EDITORIAL // Courageous people and people of integrity will make the difference in the justice reform and the fight against corruption

Cornelia Cozonac

Failure of the vote of no confidence against the Minister of Justice in the Moldovan parliament from the end of October was an opportunity for Minister Sergiu Litvinenco to remind, from the legislature tribune, about the vision of the new government with regard to the steps to be taken in the justice sector reform. The latter is the most more important area, which, once brought to normal, will contribute to the proper functioning of the rule of law. The next steps in the reform of the judiciary have been reconfirmed, namely how the evaluation mechanism of prosecutors and judges is seen.

The new government has high expectations from this mechanism, hoping that it will remove corrupt and compromised people from the system and bring in competent and honest prosecutors and judges. The impact of the reforms remains to be seen. The haste with which the Moldovan government is acting has raised criticism or doubts about the immediate results of the launched reform. The government is not even hiding it - it wants to put into practice the promises with regard to the fight against corruption made in the election campaign, which brought the leader of PAS Maia Sandu to the helmet of the state, and then, has ensured the success of the political party, which managed to obtain a comfortable majority in the Parliament. The early parliamentary elections of 11 July 2021 gave a clear and strong mandate to the proreform forces to implement an ambitious anti-corruption agenda, improve the justice system and fight poverty, in compliance with the Moldovan commitments under the Association Agreement with European Union.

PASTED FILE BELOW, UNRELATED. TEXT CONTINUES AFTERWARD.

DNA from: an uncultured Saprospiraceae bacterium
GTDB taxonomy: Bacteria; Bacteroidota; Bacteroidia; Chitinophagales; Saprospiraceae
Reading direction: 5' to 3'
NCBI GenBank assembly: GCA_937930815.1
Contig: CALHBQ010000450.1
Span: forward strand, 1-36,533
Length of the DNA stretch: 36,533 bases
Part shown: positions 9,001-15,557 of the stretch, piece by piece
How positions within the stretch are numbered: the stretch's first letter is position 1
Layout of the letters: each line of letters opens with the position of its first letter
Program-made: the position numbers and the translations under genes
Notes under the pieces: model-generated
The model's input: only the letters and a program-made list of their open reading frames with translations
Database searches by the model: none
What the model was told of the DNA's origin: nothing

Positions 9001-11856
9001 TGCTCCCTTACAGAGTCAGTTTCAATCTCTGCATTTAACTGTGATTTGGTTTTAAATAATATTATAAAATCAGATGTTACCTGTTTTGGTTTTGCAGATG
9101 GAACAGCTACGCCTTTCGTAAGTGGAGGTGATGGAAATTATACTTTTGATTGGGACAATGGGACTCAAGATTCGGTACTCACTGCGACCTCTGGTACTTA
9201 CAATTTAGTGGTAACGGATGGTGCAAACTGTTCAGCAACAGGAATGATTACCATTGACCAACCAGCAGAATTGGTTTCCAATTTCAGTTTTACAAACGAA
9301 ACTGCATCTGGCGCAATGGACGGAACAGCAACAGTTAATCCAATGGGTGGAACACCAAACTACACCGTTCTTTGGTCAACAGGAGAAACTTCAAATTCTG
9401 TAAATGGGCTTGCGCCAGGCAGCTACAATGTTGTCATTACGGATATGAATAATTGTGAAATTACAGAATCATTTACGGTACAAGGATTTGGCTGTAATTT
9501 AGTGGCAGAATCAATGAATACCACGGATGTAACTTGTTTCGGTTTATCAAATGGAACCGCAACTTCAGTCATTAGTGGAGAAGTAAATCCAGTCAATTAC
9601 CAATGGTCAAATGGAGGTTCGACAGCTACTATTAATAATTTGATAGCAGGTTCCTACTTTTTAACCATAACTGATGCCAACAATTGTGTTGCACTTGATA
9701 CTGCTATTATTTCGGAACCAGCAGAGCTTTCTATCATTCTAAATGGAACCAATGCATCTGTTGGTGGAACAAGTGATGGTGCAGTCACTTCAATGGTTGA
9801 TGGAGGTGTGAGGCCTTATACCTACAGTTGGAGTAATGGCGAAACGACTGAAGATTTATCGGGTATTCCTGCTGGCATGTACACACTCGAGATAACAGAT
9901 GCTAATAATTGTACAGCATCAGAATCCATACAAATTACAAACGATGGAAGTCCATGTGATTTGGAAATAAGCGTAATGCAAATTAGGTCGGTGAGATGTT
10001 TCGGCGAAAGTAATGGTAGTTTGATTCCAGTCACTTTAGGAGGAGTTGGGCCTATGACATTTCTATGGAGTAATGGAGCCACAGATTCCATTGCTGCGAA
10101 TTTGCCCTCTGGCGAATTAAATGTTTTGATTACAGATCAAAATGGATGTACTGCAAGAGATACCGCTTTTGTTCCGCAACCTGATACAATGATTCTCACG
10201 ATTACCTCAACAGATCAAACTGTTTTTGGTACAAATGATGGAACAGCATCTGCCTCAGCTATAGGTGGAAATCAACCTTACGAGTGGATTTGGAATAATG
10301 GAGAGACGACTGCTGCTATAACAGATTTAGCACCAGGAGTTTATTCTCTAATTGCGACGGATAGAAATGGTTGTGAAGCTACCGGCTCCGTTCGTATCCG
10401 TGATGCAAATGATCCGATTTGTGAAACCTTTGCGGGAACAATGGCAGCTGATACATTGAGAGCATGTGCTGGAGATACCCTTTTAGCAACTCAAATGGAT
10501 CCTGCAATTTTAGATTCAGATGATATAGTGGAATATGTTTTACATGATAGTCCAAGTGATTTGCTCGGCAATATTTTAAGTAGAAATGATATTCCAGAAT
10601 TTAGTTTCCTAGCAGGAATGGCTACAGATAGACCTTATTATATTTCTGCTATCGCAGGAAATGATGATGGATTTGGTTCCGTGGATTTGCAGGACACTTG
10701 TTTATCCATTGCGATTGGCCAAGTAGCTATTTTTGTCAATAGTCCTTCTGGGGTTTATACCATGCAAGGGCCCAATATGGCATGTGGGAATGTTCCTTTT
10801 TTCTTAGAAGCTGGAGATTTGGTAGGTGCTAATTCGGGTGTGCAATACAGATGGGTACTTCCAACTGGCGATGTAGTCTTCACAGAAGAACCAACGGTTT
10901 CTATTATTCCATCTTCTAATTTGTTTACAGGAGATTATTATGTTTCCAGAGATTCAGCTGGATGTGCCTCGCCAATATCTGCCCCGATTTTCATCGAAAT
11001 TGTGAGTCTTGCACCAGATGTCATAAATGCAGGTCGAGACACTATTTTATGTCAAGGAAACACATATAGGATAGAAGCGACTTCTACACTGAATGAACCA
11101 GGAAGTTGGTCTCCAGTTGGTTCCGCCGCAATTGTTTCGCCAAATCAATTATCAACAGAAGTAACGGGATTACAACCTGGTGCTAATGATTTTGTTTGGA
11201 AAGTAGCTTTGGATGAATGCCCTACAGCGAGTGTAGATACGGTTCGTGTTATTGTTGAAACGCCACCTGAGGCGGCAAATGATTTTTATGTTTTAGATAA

Difficult task

The fight against corruption in the Republic of Moldova is not an easy task. The extremely corrupt system has so far swallowed up everyone who tried to change it. And there were not a few. The question is whether the current government will be able to learn from the previous mistakes, come up with a new fighting tactic, avoid slippages and excessive politicization of reform processes, but most importantly, will have enough brave, competent and honest people to destroy this corrupt system. The right people would be the basis for success in the justice reform and elimination of corruption. Legislation and institutions are tools through which professionals can carry out reforms. The results of the reforms will depend proportionally on how skilfully they will handle the instruments.

First of all, there must be honest people in the Superior Council of Magistracy, and the future composition of this structure is extremely important for the smooth running of the reform. Here the voice of judges and their courage inside the system will make the difference, excluding those who do not deserve to remain in the system and promoting those who can change things. Let’s see if we have that critical mass in the judiciary determined to change things. This refers also to the prosecutor’s office; the change should come from within the system. Removing the corrupt and incompetent from state institutions, and especially from the justice system will not be an easy task, but the cleaning up will happen as it is inevitable. But who will replace the corrupt ones? This is going to be the hard part of the reforms.

Political subordination of magistrates